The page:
Theorem 2.3.

1) ${\lambda }_{1}^{\left(n\right)}\left(T\right)=\left(\Delta \left(T\right)+1\right)n-1$.

2) ${\lambda }_{1}^{\left(n\right)}\left({W}_{m}\right)=\left(m+1\right)n-1$.

3) ${\lambda }_{1}^{\left(n\right)}\left({\Gamma }_{S}\right)=5n-1$.

4) ${\lambda }_{1}^{\left(n\right)}\left({\Gamma }_{H}\right)=4n-1$.

5) ${\lambda }_{1}^{\left(n\right)}\left({\Gamma }_{\Delta }\right)=7n-1$. ∎

3. Cycles

We know that the maximum degree of a cycle Cm of order $m\ge 3$ is 2. However, ${\lambda }_{1}\left({C}_{m}\right)$ is not necessary 2. It depends on m. In this section, we will consider ${L}^{\left(n\right)}\left(1,1\right)$ -labelings on cycles.

Proposition 3.1. Let Cm be a cycle of order $m\ge 3$. Then ${\lambda }_{1}^{\left(n\right)}\left({C}_{m}\right)=3n-1$ if $m\equiv 0\left(\mathrm{mod}3\right)$.

Proof. Since the maximum degree of Cm is 2, the trivial lower bound is $3n-1$ by Corollary 2.2. On the other hand, we use $\left\{0,1,\cdots ,n-1\right\}$, $\left\{n,n+1,\cdots ,2n-1\right\}$ and $\left\{2n,2n+1,\cdots ,3n-1\right\}$ consecutively to label vertices of Cm where $m\equiv 0\left(\mathrm{mod}3\right)$, to obtain an ${L}^{\left(n\right)}\left(1,1\right)$ -labeling of Cm with span $3n-1$. Thus, we have the exact value of ${\lambda }_{1}^{\left(n\right)}\left({C}_{m}\right)$ in this case. ∎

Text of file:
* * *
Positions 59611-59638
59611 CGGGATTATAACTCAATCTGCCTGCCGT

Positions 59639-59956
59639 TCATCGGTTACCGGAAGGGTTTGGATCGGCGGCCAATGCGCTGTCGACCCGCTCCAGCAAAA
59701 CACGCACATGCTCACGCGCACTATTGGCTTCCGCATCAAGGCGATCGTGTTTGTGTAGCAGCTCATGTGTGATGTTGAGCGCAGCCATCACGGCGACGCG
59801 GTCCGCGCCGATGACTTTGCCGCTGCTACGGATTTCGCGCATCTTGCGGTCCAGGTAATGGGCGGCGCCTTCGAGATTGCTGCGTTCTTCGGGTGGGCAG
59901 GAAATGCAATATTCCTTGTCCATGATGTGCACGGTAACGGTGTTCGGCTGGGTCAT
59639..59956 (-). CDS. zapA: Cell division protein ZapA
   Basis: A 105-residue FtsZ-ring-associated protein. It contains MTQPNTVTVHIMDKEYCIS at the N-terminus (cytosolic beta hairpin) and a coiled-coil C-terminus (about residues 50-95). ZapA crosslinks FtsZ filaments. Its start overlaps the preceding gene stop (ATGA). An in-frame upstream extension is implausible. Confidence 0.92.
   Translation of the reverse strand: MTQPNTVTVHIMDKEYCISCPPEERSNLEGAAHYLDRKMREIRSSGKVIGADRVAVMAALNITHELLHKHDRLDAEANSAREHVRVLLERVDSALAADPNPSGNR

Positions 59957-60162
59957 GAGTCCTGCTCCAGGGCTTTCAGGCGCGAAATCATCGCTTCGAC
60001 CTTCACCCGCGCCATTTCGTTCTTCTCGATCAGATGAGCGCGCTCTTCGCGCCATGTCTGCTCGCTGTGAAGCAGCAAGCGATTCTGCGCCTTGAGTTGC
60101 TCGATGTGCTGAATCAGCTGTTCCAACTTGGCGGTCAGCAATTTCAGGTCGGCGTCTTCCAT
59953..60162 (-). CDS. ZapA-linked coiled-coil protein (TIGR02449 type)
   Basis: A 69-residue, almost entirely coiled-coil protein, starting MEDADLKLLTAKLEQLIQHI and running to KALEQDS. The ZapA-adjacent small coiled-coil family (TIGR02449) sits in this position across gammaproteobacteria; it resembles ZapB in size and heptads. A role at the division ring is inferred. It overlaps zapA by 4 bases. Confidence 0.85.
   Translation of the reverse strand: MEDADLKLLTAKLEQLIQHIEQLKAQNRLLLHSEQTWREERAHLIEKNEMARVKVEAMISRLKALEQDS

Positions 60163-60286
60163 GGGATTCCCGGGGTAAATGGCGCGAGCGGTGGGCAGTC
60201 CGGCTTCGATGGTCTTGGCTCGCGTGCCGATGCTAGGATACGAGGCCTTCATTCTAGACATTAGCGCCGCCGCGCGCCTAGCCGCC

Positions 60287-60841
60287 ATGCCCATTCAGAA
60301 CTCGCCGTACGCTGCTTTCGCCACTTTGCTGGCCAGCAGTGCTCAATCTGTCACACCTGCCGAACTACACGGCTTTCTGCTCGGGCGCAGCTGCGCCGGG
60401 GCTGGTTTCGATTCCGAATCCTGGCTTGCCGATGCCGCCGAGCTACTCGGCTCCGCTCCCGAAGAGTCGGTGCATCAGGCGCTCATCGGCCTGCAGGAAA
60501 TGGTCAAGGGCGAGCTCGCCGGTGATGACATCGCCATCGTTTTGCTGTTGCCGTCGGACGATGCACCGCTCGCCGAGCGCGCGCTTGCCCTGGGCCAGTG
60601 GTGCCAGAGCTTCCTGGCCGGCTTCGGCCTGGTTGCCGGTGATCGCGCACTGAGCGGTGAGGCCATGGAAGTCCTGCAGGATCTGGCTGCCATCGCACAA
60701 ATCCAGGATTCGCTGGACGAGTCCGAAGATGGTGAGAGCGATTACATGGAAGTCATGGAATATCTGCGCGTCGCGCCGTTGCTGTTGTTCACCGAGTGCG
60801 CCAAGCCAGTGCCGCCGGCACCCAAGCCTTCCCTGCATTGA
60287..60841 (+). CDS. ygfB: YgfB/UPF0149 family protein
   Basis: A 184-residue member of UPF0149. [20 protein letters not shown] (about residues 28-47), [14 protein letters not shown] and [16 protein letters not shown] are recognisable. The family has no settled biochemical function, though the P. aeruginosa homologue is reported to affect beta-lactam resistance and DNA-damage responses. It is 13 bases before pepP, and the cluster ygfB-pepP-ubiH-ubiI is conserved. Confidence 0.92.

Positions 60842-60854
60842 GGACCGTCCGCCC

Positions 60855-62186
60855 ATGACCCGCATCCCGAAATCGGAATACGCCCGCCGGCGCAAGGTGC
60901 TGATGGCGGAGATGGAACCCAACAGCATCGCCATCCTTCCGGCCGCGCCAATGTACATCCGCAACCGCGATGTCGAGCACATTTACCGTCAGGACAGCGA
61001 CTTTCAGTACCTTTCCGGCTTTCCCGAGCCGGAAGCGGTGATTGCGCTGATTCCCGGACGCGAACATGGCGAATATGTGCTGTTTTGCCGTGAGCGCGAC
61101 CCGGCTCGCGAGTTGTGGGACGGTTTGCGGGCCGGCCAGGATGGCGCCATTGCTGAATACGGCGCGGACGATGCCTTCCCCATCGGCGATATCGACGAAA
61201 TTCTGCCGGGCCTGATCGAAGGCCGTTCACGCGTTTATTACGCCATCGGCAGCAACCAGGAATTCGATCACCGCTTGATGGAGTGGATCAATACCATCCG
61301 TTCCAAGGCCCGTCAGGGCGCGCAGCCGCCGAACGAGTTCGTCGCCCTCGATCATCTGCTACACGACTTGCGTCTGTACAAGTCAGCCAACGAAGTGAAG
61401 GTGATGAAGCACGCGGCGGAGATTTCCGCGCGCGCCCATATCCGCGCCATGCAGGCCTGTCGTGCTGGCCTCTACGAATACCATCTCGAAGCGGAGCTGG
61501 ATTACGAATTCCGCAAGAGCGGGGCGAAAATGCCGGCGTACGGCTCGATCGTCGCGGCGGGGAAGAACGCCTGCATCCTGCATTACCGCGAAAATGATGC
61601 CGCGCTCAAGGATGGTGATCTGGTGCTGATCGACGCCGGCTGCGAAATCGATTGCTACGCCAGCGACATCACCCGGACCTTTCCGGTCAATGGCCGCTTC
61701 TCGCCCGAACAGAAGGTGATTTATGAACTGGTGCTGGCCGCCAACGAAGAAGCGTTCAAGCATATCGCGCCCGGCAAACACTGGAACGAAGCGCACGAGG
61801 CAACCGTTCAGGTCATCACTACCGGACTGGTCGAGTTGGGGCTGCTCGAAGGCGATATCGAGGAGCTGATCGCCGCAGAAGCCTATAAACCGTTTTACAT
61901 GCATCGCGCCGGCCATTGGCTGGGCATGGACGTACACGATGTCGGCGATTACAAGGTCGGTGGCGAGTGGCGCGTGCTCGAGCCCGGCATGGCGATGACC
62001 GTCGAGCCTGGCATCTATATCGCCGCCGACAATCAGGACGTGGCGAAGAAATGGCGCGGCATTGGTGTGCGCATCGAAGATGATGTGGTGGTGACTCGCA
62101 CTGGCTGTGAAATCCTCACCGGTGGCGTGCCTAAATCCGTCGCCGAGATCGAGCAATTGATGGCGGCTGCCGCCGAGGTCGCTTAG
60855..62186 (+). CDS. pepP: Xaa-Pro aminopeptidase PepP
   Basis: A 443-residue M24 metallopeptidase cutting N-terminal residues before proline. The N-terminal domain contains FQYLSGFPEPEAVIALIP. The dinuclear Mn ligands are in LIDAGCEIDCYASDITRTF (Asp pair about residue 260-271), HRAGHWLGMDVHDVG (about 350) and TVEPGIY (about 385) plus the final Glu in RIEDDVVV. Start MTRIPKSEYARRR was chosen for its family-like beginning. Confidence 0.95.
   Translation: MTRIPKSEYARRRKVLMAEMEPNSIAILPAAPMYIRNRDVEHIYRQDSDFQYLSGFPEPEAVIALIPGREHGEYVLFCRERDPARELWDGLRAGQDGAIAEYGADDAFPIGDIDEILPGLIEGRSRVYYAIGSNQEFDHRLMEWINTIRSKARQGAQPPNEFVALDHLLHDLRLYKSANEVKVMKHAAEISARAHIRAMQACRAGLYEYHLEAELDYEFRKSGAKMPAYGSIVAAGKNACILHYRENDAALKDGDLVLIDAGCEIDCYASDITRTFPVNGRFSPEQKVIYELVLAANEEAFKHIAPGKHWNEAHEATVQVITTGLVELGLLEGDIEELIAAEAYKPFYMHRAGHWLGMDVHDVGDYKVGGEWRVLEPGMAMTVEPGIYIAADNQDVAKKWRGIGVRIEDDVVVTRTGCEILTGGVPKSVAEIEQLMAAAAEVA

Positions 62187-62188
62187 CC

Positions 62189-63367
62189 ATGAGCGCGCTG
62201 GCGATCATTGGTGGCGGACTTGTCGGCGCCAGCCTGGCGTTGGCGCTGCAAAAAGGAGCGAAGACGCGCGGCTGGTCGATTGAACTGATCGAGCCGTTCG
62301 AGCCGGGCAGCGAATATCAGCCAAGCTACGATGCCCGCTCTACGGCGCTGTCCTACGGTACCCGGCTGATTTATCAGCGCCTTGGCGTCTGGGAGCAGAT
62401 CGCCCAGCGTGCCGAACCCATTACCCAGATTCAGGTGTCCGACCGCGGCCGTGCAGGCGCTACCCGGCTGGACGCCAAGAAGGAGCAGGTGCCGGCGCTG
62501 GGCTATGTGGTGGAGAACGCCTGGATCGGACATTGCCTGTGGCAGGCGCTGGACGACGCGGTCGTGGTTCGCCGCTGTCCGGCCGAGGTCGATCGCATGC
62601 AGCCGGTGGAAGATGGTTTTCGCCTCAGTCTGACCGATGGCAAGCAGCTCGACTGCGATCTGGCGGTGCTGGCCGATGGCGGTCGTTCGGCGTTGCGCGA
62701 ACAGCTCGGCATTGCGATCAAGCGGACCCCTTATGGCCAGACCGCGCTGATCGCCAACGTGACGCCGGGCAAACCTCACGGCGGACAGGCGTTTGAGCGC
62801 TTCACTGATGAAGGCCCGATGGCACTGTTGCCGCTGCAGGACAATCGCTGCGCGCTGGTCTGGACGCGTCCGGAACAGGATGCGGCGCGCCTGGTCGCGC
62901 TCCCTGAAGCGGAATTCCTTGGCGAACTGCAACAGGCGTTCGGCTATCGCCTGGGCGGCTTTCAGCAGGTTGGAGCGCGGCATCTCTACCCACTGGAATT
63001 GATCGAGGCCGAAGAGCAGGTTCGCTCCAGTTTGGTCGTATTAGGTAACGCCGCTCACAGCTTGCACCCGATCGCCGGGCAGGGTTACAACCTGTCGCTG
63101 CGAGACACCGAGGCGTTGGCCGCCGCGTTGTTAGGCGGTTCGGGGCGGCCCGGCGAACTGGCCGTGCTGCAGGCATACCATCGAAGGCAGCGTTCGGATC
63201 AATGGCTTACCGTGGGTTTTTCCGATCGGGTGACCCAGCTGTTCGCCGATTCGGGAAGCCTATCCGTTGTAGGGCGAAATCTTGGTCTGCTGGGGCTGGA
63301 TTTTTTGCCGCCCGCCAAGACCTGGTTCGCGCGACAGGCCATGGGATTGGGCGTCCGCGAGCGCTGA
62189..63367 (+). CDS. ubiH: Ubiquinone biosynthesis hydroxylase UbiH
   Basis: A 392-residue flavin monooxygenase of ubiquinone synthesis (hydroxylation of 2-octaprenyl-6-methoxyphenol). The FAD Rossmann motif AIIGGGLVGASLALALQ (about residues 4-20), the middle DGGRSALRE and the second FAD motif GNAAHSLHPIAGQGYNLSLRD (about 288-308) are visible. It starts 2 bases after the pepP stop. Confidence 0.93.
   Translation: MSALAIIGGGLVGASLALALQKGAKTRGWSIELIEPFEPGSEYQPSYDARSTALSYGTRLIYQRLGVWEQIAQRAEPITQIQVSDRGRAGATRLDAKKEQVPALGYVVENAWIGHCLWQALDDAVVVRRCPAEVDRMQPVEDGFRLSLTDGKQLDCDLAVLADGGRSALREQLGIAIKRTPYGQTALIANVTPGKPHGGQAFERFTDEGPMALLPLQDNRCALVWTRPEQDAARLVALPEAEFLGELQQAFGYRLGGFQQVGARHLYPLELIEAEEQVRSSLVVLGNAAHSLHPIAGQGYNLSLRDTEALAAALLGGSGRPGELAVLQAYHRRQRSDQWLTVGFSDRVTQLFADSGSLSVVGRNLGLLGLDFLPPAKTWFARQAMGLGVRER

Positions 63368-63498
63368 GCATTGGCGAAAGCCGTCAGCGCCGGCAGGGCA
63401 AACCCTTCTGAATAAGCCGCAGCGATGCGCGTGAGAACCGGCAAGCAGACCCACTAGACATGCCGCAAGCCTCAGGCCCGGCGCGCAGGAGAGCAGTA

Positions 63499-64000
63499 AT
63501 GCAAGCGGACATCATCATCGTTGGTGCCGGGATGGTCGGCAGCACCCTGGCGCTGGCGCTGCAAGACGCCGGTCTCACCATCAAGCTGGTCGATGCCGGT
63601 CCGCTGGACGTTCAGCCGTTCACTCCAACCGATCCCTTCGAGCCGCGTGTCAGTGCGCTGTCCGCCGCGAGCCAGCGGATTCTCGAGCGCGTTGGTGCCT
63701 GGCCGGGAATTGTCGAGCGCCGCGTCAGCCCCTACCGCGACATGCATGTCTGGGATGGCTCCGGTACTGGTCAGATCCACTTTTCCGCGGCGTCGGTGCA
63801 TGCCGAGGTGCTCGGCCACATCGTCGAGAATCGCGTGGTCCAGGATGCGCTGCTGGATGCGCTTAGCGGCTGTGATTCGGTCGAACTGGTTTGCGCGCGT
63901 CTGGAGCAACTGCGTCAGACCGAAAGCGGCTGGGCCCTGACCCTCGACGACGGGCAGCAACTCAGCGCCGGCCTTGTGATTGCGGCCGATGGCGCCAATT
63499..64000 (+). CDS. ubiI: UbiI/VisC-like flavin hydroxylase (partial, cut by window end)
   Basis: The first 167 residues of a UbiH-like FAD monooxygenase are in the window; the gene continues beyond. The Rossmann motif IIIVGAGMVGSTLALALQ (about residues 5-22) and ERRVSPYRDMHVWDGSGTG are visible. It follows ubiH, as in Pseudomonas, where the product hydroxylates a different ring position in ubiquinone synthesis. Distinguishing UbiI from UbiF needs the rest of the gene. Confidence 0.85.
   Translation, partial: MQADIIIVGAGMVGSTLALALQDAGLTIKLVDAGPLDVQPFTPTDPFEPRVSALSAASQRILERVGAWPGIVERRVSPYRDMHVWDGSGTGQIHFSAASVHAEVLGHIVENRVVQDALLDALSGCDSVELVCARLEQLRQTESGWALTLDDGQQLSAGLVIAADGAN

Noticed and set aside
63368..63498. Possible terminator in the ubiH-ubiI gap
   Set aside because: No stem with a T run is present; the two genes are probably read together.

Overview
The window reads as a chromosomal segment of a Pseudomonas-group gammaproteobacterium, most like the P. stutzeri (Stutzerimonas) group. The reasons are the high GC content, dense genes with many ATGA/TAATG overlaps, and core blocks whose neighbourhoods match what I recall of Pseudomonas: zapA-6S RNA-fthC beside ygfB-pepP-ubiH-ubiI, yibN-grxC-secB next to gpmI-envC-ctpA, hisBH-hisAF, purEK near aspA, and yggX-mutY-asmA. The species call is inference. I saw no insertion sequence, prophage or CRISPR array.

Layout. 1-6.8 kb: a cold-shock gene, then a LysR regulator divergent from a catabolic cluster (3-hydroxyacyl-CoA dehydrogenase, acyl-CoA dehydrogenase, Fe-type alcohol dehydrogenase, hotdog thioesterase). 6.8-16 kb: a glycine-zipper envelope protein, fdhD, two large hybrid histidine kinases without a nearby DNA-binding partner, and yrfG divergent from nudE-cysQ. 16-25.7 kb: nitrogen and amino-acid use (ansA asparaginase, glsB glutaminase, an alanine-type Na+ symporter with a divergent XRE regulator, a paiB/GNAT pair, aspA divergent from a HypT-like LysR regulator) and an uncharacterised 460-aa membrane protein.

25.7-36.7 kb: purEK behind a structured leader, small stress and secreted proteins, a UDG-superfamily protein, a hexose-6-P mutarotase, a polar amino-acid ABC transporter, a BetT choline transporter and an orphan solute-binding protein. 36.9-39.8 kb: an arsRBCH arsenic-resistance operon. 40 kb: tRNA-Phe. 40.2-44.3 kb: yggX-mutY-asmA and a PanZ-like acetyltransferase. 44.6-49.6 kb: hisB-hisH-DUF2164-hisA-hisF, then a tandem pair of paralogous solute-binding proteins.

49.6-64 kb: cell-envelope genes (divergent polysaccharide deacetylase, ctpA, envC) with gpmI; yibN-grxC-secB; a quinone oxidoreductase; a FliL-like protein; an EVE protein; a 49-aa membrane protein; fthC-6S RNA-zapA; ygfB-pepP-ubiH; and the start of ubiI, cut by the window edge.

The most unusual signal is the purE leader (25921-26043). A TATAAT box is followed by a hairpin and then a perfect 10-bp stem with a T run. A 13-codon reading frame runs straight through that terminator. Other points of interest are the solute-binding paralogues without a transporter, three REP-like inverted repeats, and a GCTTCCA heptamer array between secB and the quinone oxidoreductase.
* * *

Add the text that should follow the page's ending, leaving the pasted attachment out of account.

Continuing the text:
Lemma 3.2. Let Cm be a cycle of order m where $m\overline{)\equiv }0\left(\mathrm{mod}3\right)$. Then ${\lambda }_{1}^{\left(n\right)}\left({C}_{m}\right)\ge 3n$.

Proof. Let $V\left({C}_{m}\right)=\left\{{v}_{1},{v}_{2},\cdots ,{v}_{m}\right\}$ where ${v}_{i}$ is adjacent to ${v}_{i+1}$ for $i=1,2,\cdots ,m$ where ${v}_{m+1}={v}_{1}$. Suppose ${\lambda }_{1}^{\left(n\right)}\left({C}_{m}\right)\le 3n-1$. Letf be an ${L}^{\left(n\right)}\left(1,1\right)$ -labeling with span $3n-1$. Let $f\left({v}_{1}\right)=A,f\left({v}_{2}\right)=B$ and $f\left({v}_{3}\right)=C$. Since, by definition, $f\left({v}_{1}\right),f\left({v}_{2}\right)$ and $f\left({v}_{3}\right)$ are distinct, that is, $|A\cup B\cup C|=3n$ and $A\cup B\cup C=\left[3n-1\right]$. Now, $f\left({v}_{4}\right)\cap \left(B\cup C\right)=\varnothing$ and $f\left({v}_{4}\right)\subseteq \left[3n-1\right]$. Hence $f\left({v}_{4}\right)=A$. Consider $f\left({v}_{5}\right)$. Again, we have $f\left({v}_{5}\right)\cap \left(A\cup C\right)=\varnothing$ and $f\left({v}_{5}\right)\subseteq \left[3n-1\right]$. Hence $f\left({v}_{5}\right)=B$. In general, we have 1) $f\left({v}_{i}\right)=A$ if $i\equiv 1\left(\mathrm{mod}3\right)$, 2) $f\left({v}_{i}\right)=B$ if $i\equiv 2\left(\mathrm{mod}3\right)$ and 3) $f\left({v}_{i}\right)=C$ if $i\equiv 0\left(\mathrm{mod}3\right)$, for $i=1,2,\cdots ,m$.